The succinct version is: the SL12x0 and AT150MLX can be a transparent, dynamic, linear, organic-sounding combination IF you damp the vibrations and resonances in the Technics. Wrap the tonearm with Teflon pipe thread tape, upgrade the mat and headshell, throw out the stock feet and use Vibrapod Cones and Isolators under the turntable instead. Platform it on a thick cutting board and isolate it from below with silicone gel pads or more Vibrapods.

If you do all this, the Technics should be smooth and linear whether you choose an AT150MLX or Denon. I use an AT150MLX to good effect. You'll have a linear enough platform to evaluate downstream cabling and components for further improvements.
My Technics sits in hokey pucks as an "isolation" solution.

You can see also the technical specs of my Onkyo preamplifier:
08-09-11: Delamostre1
My Technics sits in hokey pucks as an "isolation" solution.
That's a good start, and I see you have the thicker mat and a clamp. but here's what I'm talking about:

My Technics isolation setup

Everything you see underneath the turntable noticeably improved the sound quality. Getting RID of the Technics feet improved the sound as did adding the Vibrapod products. I'd used a smaller cutting board for the first 3 years, but replacing it with the massive cutting board made a big difference. Also note the wrapping around the tonearm.

The sorbothane mat (not visible under the LP), tonearm wrap, LPGear headshell, the isolation footers and the butcher block removed the harshness, brightness, and glare, replacing it with linearity. a lower noise floor, and with that, more inner detail and better dynamics.
Try a 1:36 SUT, unloaded, and tail down on the cart with the manufacturer's recommended VTF. I have been using 304's for 4 years now. I have 65 lbs platter on my Garrard 301 and 55 lbs. platter on my Thorens 124.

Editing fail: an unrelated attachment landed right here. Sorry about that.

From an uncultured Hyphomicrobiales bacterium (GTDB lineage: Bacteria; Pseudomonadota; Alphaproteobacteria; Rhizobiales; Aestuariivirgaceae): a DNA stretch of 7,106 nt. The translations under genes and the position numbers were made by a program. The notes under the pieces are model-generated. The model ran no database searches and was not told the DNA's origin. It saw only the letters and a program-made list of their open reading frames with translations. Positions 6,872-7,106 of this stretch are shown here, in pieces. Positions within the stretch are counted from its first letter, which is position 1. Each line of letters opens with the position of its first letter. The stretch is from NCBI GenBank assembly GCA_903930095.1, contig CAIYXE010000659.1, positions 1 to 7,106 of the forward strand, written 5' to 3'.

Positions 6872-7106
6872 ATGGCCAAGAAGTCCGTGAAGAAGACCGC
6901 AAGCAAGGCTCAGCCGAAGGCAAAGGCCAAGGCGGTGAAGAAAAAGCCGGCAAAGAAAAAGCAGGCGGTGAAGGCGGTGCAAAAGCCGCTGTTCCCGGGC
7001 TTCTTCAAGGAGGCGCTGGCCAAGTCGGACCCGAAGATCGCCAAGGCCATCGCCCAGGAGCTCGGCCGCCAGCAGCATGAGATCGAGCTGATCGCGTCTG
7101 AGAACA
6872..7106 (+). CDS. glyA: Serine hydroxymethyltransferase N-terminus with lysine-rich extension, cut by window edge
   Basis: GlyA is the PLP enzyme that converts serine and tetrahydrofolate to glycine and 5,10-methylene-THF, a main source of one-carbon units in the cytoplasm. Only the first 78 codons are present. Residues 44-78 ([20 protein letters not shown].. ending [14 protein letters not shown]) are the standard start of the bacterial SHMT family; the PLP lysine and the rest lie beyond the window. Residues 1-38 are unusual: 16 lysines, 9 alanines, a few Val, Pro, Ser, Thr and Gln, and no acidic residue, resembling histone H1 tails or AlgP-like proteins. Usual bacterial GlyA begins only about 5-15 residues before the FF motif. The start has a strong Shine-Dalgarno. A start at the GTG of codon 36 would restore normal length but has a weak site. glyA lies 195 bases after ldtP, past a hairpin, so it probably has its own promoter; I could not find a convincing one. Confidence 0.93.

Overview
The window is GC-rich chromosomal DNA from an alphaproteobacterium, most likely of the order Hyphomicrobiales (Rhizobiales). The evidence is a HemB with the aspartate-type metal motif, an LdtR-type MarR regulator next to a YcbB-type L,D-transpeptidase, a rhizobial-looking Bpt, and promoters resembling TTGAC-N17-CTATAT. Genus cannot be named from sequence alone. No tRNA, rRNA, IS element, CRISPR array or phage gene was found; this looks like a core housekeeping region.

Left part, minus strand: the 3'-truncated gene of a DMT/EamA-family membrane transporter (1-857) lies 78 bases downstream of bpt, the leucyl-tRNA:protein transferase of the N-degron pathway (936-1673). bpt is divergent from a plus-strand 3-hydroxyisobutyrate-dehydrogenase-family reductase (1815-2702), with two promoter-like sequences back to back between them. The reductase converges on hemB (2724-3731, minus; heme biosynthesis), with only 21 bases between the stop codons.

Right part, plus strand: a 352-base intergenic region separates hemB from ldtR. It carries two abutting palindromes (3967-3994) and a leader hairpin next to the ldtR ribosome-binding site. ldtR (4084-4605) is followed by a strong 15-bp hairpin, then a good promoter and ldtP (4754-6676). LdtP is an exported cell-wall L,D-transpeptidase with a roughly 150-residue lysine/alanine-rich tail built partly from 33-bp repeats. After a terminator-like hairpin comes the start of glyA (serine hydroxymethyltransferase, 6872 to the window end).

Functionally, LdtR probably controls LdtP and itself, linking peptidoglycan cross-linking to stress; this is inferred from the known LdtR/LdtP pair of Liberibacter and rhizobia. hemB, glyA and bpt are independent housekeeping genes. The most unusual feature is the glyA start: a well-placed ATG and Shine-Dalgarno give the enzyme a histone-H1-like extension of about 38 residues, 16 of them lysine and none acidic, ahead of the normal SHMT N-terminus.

Yes, I agree. I think loading is the problem. The MC input impedance on your preamp is 220 ohms. I guess somewhere between 40 and 100 ohms would do it for you if you don't have a transformer. You could make up some loading plugs and try different values. 49 ohms would net you 40. 183 ohms would get 100. Loading plugs are hooked up as a parallel load, usually with a Y adapter. You can figure out the values here:

The 304 is a good cartridge, just a little tricky to get dialed in. Once you figure out the load you can solder the parallel resistors right to the input jacks inside your preamp.
Amandarae and Fleib,

You have my curiosity up--just how good *is* the DL304? I've contemplated that cartridge myself.
Hi Fleib!!!
I think that it is the most interesting solution i "ve ever heard until today!!

Could you be more specific in order to arrange the test?
DB electronics still make their kit which containes a selection of resistors and 2 Y connectors. Good for those who don't like to solder.